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Re: I want a virtual Fedora coffee table book and you are going to help me get it.



On Sun, May 25, 2008 at 8:19 AM, Russell Harrison <rtlm10 gmail com> wrote:
> I do agree they make for better pictures for a coffee table book.  I
> was kind of thinking that only a select number of things would be
> allowed.  Say only the components from the logo for example.  Anyway
>lets put that to the side and concentrate on raw pictures.  We can
> always dust it off if there aren't enough submissions coming in.

Nope fully disagree. I think we should be a specific as possible...
and ask people to use a specific object or shape.  I think the more
abstract the pictures are..the less cohesive the concept.  The point
is not to collect random candids of people, just because they are
people, even if they are our people. The point isn't to encourage
people to be wacky and expressive in how they take their pictures.
People could already be taking pictures like that and sharing them. I
don't see the value in archiving all possible pictures from a project
marketing standpoint. The point of this specific proposal it to draw
attention to the symbolic relationships between people and our ideals.
One object..repeated over and over and over again. Not 3 objects or 5
objects..or random objects. We stress the shared commitment through
repetition of the single object as a single repeated symbol.

>It doesn't matter what the parameters are things are going to have to
>be thrown out.  To have a quality final product we actually want to
>have to throw out the vast majority of submissions.  Maybe something
>like a gallery site (already in the repos) would allow folks to vote
>on pictures so the choice wouldn't be a massive effort for one person
>or a few people.

Again I disagree. The more constrained the parameters the more quality
we get coming in the door and the less work for everyone who wants to
make use of these images as tools for specific marketing goals.  Again
these pictures are not meant to be be expressive...they are meant as
tools to meet a specific goal...and as such it is only fair to state
upfront to the people creating the tools what the constraints are.  We
have package submission criteria for a reason. Those quality assurance
reasons are just as valid for content submissions.

Having a big pile of candids that are all over the place in terms of
composition and style that we can't easily sort is just a big garbage
pile.... not unlike the a big pile of random desktop wallpapers that
some sites collect for users to make use of.  I think its important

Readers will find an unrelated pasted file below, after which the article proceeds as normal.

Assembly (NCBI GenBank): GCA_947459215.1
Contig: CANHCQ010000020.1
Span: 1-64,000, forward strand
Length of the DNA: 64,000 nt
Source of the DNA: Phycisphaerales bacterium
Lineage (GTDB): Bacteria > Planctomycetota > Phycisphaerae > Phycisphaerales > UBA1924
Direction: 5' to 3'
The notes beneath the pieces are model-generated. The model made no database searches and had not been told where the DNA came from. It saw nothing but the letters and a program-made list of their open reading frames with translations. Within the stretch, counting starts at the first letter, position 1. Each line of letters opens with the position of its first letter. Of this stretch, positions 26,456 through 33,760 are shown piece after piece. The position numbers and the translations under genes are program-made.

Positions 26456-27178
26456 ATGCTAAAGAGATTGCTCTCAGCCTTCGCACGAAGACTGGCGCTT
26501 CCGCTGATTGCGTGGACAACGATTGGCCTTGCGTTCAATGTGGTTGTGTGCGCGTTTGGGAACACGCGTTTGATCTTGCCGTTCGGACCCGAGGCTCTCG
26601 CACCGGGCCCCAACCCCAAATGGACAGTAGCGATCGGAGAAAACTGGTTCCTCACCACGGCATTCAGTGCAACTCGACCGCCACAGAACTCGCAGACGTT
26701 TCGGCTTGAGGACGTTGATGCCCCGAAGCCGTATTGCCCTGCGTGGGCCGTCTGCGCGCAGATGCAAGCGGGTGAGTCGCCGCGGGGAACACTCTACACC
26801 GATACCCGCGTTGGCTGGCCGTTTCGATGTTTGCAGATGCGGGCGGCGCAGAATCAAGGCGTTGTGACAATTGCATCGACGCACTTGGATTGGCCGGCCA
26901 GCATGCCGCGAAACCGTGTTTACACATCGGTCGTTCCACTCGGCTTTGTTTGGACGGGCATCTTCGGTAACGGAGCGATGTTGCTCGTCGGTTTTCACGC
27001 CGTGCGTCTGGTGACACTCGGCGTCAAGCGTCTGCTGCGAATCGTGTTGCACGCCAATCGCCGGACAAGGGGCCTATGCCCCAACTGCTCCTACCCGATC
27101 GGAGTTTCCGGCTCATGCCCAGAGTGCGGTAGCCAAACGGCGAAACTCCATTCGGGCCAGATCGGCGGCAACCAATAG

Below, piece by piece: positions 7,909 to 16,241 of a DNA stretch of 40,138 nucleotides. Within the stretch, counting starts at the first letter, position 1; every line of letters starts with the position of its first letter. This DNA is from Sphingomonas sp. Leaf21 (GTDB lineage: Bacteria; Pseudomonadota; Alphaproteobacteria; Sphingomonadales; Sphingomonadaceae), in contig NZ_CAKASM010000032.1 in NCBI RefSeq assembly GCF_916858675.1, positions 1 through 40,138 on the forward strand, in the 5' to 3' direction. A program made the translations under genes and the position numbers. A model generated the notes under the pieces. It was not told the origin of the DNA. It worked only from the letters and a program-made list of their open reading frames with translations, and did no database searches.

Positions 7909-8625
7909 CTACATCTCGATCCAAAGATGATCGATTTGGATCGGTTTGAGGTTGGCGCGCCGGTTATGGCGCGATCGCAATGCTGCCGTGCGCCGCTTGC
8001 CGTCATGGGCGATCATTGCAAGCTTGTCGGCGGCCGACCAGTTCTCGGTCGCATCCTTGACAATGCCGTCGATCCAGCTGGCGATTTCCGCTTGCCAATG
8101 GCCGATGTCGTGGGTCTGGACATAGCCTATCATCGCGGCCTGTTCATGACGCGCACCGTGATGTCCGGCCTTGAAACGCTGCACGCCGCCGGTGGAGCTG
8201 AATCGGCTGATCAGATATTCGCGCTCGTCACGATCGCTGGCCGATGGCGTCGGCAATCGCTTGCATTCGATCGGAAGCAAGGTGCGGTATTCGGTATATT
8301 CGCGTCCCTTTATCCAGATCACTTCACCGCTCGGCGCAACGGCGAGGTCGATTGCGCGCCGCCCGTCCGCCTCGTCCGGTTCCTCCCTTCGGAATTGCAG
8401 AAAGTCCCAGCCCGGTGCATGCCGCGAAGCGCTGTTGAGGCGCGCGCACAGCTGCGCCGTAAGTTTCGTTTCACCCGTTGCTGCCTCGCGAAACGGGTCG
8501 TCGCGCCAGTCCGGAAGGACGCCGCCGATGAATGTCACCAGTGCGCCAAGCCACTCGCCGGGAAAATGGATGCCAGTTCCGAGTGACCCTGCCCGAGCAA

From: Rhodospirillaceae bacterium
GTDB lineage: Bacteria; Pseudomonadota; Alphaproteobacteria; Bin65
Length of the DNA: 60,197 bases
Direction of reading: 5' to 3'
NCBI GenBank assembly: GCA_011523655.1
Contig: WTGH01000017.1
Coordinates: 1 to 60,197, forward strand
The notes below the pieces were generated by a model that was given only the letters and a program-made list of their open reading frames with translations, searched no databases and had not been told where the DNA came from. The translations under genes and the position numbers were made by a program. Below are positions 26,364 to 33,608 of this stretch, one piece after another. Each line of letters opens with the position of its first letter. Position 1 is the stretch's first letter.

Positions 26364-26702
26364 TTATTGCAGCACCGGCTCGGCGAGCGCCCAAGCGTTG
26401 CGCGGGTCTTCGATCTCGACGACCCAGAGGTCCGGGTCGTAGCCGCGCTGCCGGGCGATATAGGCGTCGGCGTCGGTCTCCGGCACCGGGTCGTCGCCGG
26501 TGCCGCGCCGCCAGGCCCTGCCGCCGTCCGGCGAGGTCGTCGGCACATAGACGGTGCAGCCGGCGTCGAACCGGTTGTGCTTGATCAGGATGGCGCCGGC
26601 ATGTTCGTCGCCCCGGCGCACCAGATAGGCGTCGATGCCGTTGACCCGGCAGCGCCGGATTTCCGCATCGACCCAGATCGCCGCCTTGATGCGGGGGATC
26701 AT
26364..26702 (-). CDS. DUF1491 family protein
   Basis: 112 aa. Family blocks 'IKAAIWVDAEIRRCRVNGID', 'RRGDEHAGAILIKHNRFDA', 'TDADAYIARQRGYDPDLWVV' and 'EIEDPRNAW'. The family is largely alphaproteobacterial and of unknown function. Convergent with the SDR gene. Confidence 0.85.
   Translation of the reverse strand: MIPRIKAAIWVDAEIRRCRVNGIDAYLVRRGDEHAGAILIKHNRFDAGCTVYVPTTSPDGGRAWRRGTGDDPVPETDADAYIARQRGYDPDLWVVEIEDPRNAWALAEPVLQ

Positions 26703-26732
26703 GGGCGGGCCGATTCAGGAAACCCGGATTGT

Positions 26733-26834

that we give our contributors the responsibility to submit appropriate
material. And we do that by be explicit about what we are looking for.
 Don't open up a submission call to on all possible potential uses for
images. Be narrow and stay focused...and ask the same of the
submitters. If in the future we come up with another reason to collect
images, then we do it again with different criteria and constraints.

If we develop a gallery process which expects people to drop in low
quality material.. is that really an appropriate methodology to
encourage the type of contribution we want to see project wide? I
don't think so. If we do it, we do it in a constrained and tight way
that encourages and expects people to submit material which is
unlikely to be thrown out based on quality.  I'd much rather hold a
repository of quality images that meet well defined submission
criteria then to have a big pile of images that we feel compelled to
keep simply because they were submitted and we'd feel bad throwing
away a good faith submission.

-jef


I think your are also thinking that we only have to have one set of
physically published images. That may not actually make sense, since
we are as global as we all. We might not be able to do a single
official publication to meet the underlying goal. We may very well use
an on-demand process, such that different project subgroups could have
their own mix of images in the publishable material they use, beyond
just a single coffee table book.  If we in the US found a way to get
candids of public officials holding the symbol of our ideals, that'd
be great for a US book...but not so useful for say Brazil... and
vice-versa.


> I wasn't aware of that.  I was under the impression that objects in
> public spaces were fair game.

Public property or government property is one thing, private property
is another.  For example a private university campus like say
Princeton has a number of statues and pretty buildings. And while you
are welcome to walk around and enjoy the scenery, even take pictures
for personal use, you may not have the right to use images of them
commercially without express permission of the University.


-jef


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